Psychology of sleep - neural basis of sleep

How is sleep measured?
EEG-Electroencephalogram EOG- Electrooculogram EMG-Electromyogram Together these a called polysomnography.
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What are electrical brain potentials used for?
to classify different levels of arousal and states of sleep.
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Order of EEG
Beta, Alpha, Theta, Delta
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Stages of sleep
Non-Rapid Eye Movement (NREM) sleep - stage 1 NREM, stage 2 NREM, stage 3 NREM, stage 4 NREM (3 and 4 are slow wave sleep. Then Rapid Eye Movement (REM) sleep
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EEG - stage 1 - awake
Alpha and beta activity
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EEG - stage 1 - stage 1 sleep
Theta activity
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EEG - stage 2
sleep spindles and k-complex. Sleep spindles-burst of activity, originating in the thalamus and projecting to the cortex.
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EEG: Stage 3 & 4
delta activity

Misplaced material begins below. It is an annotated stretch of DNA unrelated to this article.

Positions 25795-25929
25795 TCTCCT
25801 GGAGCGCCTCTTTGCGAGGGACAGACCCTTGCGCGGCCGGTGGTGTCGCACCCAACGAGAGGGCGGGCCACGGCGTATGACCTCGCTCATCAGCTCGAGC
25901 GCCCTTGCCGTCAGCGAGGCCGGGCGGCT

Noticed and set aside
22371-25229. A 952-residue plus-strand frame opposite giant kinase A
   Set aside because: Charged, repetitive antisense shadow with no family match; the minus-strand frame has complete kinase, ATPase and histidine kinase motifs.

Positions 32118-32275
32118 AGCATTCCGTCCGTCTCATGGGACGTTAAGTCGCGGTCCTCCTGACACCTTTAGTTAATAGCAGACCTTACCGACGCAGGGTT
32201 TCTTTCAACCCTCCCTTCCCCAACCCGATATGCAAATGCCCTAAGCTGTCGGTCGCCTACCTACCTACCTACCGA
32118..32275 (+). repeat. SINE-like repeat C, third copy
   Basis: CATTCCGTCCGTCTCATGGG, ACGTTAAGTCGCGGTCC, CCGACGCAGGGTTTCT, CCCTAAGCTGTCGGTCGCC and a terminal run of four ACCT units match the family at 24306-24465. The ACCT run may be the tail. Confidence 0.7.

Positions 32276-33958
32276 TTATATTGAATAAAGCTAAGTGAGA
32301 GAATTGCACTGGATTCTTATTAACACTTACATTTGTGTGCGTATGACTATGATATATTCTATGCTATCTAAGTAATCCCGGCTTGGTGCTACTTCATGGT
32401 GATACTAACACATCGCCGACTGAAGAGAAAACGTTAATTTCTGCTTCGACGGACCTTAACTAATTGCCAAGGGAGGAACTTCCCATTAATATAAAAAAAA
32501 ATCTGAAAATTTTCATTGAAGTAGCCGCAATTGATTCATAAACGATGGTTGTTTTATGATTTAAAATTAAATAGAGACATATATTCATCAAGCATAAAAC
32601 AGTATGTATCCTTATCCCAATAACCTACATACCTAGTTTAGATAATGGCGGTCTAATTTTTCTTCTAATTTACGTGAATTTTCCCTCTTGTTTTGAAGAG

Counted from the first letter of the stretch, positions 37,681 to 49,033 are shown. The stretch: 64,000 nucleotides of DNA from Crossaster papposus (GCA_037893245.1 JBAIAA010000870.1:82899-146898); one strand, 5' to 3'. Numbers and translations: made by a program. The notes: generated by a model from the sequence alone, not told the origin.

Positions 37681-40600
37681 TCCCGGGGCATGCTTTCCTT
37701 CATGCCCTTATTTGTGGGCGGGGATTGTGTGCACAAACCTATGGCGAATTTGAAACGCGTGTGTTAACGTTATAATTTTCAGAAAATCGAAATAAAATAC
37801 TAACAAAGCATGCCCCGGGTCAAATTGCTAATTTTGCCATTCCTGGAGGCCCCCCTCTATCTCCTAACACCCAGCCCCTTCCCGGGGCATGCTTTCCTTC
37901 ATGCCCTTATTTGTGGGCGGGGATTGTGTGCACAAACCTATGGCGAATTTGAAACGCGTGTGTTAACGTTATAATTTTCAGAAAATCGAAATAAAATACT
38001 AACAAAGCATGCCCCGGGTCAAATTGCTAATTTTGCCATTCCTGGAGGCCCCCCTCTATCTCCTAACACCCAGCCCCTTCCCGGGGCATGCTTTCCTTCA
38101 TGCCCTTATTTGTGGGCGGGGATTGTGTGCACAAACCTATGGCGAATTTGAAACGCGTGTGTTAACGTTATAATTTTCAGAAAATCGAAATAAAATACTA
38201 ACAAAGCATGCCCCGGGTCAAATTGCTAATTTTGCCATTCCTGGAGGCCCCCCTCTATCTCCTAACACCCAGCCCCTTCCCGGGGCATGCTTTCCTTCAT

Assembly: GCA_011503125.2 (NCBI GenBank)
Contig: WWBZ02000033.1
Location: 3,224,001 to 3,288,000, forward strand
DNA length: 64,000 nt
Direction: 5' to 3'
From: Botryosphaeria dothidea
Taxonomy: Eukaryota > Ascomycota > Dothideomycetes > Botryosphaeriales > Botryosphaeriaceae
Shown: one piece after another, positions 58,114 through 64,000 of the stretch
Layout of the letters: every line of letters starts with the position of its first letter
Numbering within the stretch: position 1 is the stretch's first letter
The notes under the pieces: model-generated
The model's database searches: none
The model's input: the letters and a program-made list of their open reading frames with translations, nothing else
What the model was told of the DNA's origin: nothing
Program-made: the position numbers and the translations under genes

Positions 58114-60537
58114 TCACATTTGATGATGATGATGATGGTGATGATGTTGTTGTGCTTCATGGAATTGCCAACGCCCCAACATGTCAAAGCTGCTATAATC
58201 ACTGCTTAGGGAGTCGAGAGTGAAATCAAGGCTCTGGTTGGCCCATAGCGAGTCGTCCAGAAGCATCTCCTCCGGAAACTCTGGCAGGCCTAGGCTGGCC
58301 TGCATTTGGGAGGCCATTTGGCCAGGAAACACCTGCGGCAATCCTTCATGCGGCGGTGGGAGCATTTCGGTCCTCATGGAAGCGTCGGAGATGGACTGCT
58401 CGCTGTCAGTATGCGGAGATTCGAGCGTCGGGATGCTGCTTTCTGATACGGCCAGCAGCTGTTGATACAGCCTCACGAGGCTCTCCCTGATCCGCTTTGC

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Theta and beta activity
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REM- loss of...
muscle tone
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Sleep cycle
Spend more time in slow wave sleep in first half of night and more time in REM sleep in second half of night
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Circadian Rhythms
Functions of living organisms that display a rhythm of about 24 hours. Diurnal- active during the day. Nocturnal- active during the night. The animals activity and sleep cycles are tied to their circadian rhythm.
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Sleep-wake regulation
Circadian clock
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Circadian rhythms